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## Section: New Results

### Texture synthesis

#### Procedural Phasor Noise

Participants : Thibault Tricard, Semyon Efremov, Cédric Zanni, Fabrice Neyret, Jonàs Martínez, Sylvain Lefebvre.

Procedural pattern synthesis is a fundamental tool of Computer Graphics, ubiquitous in games and special effects. By calling a single procedure in every pixel – or voxel – large quantities of details are generated at low cost, enhancing textures, producing complex structures within and along surfaces. Such procedures are typically implemented as pixel shaders. We propose a novel procedural pattern synthesis technique that exhibits desirable properties for modeling highly contrasted patterns, that are especially well suited to produce surface and microstructure details. In particular, our synthesizer affords for a precise control over the profile, orientation and distribution of the produced stochastic patterns, while allowing to grade all these parameters spatially. Our technique defines a stochastic smooth phase field – a phasor noise – that is then fed into a periodic function (e.g. a sine wave), producing an oscillating field with prescribed main frequencies and preserved contrast oscillations. In addition, the profile of each oscillation is directly controllable as shown Figure 2. Our technique builds upon a reformulation of Gabor noise in terms of a phasor field that affords for a clear separation between local intensity and phase. Applications range from texturing to modeling surface displacements, as well as multi-material microstructures in the context of additive manufacturing.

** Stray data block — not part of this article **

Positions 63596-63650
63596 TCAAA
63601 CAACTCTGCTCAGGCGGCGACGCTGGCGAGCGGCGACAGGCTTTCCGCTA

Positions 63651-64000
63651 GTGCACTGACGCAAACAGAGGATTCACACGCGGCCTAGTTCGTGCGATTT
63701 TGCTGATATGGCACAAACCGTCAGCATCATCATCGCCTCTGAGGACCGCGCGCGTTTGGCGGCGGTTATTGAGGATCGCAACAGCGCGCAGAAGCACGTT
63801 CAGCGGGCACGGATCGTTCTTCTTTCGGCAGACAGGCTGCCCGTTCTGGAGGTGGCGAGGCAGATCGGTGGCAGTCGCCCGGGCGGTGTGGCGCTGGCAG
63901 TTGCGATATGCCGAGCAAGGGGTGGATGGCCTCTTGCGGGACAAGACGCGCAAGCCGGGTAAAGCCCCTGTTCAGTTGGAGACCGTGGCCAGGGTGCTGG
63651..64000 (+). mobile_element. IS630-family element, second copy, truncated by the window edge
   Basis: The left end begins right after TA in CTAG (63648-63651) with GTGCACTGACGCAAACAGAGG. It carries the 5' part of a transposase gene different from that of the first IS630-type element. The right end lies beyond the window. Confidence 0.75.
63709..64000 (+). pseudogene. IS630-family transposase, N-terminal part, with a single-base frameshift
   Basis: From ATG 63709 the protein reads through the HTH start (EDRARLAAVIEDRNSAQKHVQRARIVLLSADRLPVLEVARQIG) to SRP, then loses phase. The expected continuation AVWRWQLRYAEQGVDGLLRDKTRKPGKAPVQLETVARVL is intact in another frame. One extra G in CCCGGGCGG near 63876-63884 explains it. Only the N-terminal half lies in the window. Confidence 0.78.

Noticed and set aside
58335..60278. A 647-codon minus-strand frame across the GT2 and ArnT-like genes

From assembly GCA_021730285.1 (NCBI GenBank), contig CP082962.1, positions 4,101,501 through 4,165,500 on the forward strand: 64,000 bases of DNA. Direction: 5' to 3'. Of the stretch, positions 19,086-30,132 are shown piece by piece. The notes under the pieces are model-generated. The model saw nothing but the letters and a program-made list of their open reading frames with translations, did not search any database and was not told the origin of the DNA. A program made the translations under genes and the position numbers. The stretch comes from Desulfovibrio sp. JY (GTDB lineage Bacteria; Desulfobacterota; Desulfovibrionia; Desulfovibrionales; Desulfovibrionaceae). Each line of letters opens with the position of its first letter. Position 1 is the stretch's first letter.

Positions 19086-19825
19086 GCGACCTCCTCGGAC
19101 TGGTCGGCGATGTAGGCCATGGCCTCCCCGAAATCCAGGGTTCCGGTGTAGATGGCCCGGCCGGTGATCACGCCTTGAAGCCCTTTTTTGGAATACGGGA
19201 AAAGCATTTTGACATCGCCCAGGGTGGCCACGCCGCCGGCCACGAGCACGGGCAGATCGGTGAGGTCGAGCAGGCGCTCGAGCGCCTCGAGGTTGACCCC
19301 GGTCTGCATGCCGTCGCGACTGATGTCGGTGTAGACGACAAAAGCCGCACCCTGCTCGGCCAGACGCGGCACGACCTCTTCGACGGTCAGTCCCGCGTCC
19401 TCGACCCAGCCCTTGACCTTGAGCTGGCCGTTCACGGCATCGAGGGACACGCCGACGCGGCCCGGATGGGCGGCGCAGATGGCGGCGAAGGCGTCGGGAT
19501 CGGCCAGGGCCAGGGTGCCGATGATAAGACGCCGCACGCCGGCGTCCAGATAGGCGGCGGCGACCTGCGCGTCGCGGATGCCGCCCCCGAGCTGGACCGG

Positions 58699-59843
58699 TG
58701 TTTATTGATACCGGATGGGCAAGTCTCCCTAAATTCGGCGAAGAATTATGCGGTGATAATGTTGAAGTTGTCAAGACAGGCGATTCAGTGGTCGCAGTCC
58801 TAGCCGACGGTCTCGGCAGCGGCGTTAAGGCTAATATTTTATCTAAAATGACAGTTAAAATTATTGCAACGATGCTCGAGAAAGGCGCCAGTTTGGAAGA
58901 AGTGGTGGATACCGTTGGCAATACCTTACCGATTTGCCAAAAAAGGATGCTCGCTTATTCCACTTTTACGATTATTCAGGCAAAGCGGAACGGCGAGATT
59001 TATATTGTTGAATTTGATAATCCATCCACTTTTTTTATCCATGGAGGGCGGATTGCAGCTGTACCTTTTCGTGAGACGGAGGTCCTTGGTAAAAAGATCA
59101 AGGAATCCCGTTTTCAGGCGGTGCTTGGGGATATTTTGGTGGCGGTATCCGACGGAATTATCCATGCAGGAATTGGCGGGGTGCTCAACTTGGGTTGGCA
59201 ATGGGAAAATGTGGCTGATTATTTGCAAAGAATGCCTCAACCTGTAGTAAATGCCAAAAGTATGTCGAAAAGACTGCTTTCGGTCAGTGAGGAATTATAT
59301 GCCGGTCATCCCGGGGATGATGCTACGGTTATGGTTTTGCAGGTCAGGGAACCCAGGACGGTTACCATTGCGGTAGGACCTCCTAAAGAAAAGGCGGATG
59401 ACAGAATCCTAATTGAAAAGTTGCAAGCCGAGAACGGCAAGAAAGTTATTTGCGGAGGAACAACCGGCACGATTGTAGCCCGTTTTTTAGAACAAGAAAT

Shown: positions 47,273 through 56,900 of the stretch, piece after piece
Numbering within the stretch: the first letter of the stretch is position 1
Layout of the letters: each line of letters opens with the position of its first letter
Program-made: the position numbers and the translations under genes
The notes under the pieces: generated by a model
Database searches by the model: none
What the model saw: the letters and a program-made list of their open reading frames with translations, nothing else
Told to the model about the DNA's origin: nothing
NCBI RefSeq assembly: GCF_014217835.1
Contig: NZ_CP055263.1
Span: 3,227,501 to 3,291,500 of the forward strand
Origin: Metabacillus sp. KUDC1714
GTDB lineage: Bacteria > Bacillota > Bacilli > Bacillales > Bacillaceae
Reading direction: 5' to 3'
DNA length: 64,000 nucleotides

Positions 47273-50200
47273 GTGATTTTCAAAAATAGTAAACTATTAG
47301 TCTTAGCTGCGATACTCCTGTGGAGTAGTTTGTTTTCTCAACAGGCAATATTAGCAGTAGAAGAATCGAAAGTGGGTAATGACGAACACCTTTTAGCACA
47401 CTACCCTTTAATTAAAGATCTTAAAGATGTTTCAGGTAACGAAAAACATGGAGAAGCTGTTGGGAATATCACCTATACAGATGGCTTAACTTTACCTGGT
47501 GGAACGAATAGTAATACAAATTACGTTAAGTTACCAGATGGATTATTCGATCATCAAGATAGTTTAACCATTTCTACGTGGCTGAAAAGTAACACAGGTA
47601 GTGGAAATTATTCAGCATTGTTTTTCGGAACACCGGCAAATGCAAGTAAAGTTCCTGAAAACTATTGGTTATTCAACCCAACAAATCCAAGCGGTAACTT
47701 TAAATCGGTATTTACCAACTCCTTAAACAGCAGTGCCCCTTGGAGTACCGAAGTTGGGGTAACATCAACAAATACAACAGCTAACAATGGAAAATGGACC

This paper was published in ACM TOG [6] and presented at Siggraph 2019.

Figure 2. High-contrast patterns produced by our approach. Note how the profile of the oscillations smoothly transition from a rectangular wave ($20%$ black), to a square wave, to a triangular profile and finally a sine wave. At the same time, the orientation of the waves changes from left to right. The field visualized here is purely procedural. It is obtained by feeding our phasor noise into periodic profile functions (shown in blue), that are interpolated from left to right.

#### Making Gabor Noise Fast and Normalized

Participants : Vincent Tavernier, Fabrice Neyret, Romain Vergne, Joëlle Thollot.

Gabor Noise is a powerful procedural texture synthesis technique, but it has two major drawbacks: It is costly due to the high required splat density and not always predictable because properties of instances can differ from those of the process. We bench performance and quality using alternatives for each Gabor Noise ingredient: point distribution, kernel weighting and kernel shape. For this, we introduce 3 objective criteria to measure process convergence, process stationarity, and instance stationarity. We show that minor implementation changes allow for 17-24$×$ speed-up with same or better quality.